How Much Should Texas Invest in Grid Resilience?

The Texas blackouts provide a case study in how to think through resilience issues.

As we begin to think through the long-term response to the Texas blackout, there’s a lot we don’t yet know.  The ultimate issues are how much resilience we need against events like this  and how we should obtain it. It’s helpful to lay out the kinds of questions we need to be asking as we analyze these issues, in the Texas context or elsewhere.

Based on past experience, how big is the resilience problem? The Texas storm is being discussed as a “once in a century” event.  That may be true, but we need to ask more probing questions about the relevant characteristics of the storm, how often such storms occur, and how costly somewhat milder versions of the storm would have been.  Texas also had blackouts in 2011, which suggests that the lack of resilience extends beyond events as severe as this one.

Is the need for resilience changing? There’s some reason to connect this event to disturbance in the polar vortex relating to climate change.  If that’s correct, the odds of storms like this in the future will be bigger.  There’s also the question of whether the extent of harm from blackouts is changing. For one thing, Texas’s population and economy are growing. In addition, as William Boyd pointed out in his post last week, reliance on the grid will grow as we electrify transportation and industry.

How much should we spend on resilience? The core question is how badly we want to avoid blackouts. Historically, power companies and their regulators have seen reliability as an imperative because of the harm done by blackouts.  We know that consumers place a high value on reliability, but regulators need to think more carefully about just how strongly we care about electricity reliability.  There seems to be an assumption that a once in a century storm is too rare to be worth worrying about.  Even if such storms actually are that rare, that doesn’t necessarily mean we should ignore the risk.  After all, we build levees to withstand the “hundred year flood,” so maybe we would want our power system to handle the hundred year storm.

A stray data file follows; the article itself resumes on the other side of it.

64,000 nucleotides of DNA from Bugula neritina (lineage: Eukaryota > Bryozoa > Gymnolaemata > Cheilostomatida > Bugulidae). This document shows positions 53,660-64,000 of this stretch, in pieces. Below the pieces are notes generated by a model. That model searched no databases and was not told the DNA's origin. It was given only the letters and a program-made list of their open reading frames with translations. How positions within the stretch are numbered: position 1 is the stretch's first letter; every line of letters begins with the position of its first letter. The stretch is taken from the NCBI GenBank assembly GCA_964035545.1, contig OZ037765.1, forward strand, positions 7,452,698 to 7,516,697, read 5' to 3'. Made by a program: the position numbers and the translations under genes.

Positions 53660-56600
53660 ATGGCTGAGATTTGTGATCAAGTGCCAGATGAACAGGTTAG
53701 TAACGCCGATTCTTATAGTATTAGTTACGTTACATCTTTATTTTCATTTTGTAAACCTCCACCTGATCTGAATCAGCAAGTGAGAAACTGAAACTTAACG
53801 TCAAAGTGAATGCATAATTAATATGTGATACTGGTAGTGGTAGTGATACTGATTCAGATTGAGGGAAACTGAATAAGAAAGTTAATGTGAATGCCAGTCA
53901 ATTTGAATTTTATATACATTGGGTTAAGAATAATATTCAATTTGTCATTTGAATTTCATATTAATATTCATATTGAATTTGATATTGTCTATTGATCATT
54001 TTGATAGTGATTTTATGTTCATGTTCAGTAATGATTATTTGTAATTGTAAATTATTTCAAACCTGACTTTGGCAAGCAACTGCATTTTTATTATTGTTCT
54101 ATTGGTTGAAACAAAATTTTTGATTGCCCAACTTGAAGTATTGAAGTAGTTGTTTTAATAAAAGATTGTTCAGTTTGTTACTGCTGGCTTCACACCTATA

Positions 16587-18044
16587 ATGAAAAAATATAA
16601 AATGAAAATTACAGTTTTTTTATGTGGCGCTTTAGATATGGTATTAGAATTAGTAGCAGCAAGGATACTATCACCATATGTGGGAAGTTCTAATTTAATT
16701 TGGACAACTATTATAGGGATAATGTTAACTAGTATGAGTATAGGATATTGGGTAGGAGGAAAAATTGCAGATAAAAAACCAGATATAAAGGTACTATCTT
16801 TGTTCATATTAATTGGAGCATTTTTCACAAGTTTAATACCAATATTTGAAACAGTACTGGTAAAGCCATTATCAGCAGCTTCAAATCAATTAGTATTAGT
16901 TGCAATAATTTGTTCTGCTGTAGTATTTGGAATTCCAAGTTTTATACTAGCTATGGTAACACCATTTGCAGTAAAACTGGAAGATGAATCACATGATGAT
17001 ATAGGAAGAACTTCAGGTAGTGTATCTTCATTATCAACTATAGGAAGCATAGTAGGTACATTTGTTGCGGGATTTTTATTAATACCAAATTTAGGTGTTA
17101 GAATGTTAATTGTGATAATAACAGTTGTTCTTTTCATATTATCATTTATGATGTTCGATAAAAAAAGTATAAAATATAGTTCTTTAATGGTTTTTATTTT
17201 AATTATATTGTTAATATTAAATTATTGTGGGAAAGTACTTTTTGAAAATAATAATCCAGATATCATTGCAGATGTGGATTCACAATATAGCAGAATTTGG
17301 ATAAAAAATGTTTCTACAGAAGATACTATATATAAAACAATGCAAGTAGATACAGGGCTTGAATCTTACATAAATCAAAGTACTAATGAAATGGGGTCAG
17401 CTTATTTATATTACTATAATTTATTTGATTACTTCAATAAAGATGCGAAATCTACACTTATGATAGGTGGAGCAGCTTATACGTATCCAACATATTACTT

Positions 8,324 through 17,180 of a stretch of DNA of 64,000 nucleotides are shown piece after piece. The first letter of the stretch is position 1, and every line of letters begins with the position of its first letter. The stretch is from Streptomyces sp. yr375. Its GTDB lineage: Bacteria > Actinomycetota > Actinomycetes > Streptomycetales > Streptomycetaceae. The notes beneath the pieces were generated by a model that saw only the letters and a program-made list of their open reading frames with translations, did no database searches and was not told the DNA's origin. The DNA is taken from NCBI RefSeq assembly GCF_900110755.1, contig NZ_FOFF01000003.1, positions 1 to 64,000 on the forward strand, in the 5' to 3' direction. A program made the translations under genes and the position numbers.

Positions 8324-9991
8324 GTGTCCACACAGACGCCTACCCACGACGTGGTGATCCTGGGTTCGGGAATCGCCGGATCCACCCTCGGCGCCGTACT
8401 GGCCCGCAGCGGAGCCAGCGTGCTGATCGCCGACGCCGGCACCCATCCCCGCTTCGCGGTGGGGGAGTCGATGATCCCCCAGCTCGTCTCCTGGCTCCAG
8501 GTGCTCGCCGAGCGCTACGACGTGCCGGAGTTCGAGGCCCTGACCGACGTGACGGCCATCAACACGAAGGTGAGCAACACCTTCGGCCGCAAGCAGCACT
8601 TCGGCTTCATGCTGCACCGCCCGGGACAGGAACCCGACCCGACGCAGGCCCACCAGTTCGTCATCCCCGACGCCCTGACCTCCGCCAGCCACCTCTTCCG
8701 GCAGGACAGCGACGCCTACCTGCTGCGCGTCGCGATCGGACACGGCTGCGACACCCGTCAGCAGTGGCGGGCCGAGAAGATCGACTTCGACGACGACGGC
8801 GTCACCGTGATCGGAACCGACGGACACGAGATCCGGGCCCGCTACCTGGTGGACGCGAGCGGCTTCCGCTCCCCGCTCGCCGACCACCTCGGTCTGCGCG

How can we get the most “bang for our buck” in terms of resilience? One thing to think about is investing in multi-hazard protection. Options that would simultaneously increase resilience during the summer  should be particularly attractive, especially since we know that risks to the grid in summer from storms and wildfires as well as demand for air conditioning will go up due to climate change.  Some appealing options may be creating microgrids, increasing the availability of storage, improving transmission, and better management of demand.

How can we calibrate the response? It’s easy to fall into the binary, “all or nothing,” trap.  It may well be that it’s not worth fully protecting the power system against storms like this one.  That doesn’t mean that we should ignore the risk.  It could still be worthwhile to limit the geographic scope of blackouts or their duration, even if it would be too expensive to eliminate them entirely.

Although I’m asking these questions in the context of the Texas situation, they apply equally to California’s problems last summer or the problem of protecting the Gulf Coast  against hurricanes.

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About Dan

Dan Farber has written and taught on environmental and constitutional law as well as about contracts, jurisprudence and legislation. Currently at Berkeley Law, he has al…

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